Practice Building with ProMedics.

We asked our reps and some of our key NDs a series
of questions, that could assist new ND graduates.

Here is part one of our series with Dr. Katie Yash, ND:

What do you believe is the single biggest challenge new graduates face in setting up their practice? 

  • Your business training in Naturopathic school will never give you 100% of the information you need. By your 2nd-3rd year you should have an idea of where you hope to practice (at least know which city you’d like to be in). Around that time start thinking about what that might look like for you (e.g. home practice, clinic with multiple ND, clinic where you are the only ND, preferred conditions or patient base, etc). RealScreen Shot 2015-07-16 at 2.27.35 PMistically most new graduates start off as associates at a clinic. Being an associate is vastly different from running your own show. You want to make sure you have a general idea of what the going rate in your area for an associate is and be able to utilize that information while bargaining with potential clinics. The only way to get a handle for that sort of “on the job” information is from talking to NDs who are currently practicing in the area you are hoping to practice within. If you don’t have a mentor then use your preceptoring times to ask the following questions:
    1. What are your feelings about splits vs rent for newer NDs? 
    2. What is the going rate for a split or rental price for this area?
    3. What sort of minimums and caps are normal?
    4. How do you handle your dispensary?
    5. When you were an associate, how much of the income from your dispensary did you pay your clinic owner?
    6. What marketing practices did you find helpful in the beginning of practice?
  • Knowing where to recruit patients from, was a challenge that I found in the beginning of practice. If you are new to an area or city, then you have to work hard to connect with as many local businesses, non-profits, schools, gyms/yoga studios in order to start building relationships and getting newpatient through those avenues.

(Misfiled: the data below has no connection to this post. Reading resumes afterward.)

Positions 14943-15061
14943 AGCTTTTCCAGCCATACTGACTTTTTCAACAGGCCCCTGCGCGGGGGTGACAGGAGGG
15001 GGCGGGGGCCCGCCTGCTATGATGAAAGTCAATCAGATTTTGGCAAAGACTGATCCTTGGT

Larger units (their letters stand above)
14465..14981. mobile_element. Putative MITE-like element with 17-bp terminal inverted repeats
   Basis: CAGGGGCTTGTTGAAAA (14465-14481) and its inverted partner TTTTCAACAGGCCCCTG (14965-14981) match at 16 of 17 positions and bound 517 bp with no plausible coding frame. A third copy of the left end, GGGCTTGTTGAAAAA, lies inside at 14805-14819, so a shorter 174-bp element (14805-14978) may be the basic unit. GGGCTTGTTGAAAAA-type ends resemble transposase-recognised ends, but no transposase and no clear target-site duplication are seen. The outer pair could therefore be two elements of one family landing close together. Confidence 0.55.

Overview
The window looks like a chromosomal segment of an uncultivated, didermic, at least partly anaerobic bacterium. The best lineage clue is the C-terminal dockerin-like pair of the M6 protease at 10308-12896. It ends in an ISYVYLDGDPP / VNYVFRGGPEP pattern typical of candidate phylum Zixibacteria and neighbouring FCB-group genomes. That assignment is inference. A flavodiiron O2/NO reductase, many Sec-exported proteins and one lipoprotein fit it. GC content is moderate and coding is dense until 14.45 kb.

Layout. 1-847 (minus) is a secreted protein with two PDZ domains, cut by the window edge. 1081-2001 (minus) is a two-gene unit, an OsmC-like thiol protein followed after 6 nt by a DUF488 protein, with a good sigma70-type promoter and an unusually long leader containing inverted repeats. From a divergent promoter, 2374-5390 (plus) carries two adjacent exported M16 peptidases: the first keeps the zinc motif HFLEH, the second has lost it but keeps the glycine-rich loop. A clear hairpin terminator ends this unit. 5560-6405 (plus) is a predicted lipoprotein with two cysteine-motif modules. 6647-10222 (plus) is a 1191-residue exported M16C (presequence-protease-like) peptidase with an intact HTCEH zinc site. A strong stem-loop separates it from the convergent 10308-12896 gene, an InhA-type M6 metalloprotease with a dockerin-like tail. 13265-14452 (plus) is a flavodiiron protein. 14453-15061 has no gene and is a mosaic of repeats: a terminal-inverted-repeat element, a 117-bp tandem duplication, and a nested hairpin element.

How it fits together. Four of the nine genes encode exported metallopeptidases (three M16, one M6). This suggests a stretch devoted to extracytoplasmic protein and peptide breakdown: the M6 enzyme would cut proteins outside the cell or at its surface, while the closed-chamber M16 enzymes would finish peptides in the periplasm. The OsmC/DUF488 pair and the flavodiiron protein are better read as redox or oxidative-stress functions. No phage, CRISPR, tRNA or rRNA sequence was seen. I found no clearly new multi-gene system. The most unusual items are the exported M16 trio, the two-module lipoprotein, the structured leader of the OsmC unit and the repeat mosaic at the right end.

What are the top 3 skills you believe new graduates need to 
    build a growing practice in the first 36 months?
  • Perseverance: You cannot rely on anyone but yourself to get people in your door. It might seem annoying or frustrating but you have to keep cold calling and visiting leads until you set up that initial coffeedate. It is those small meetings that can lead to repeat talks and potential patients.
  • Market yourself like crazy:  You need to come up with a marketing plan. Map it out so you have some marketing aspect you are doing, daily, weekly, and monthly, and stick to it. Your plan should focus on your strength and heavily rely on the best resource you have in the initial months of practice which is free time. It doesn’t have to be complicated, but it should focus on getting your face and personality into the community in as many ways in possible.
  • Choosing the right clinic: It can be hard to find the right space to set up your practice. Make sure you know what is important to you for setting up your practice. Some questions to consider: What split are you comfortable with? What kind of clientèle are coming to this clinic? Are these your ideal patients? What other practitioners are there and how will referrals work? How will you run a dispensary there? Is there space for you to come more than 1-2 days if needed? Is there reception? Who keeps the files if you decide to leave? What out will you have if you don’t get a single referral within the first 2 months you are there?.Check back for part two, and click here to learn more about Dr. Katie Yash.

 

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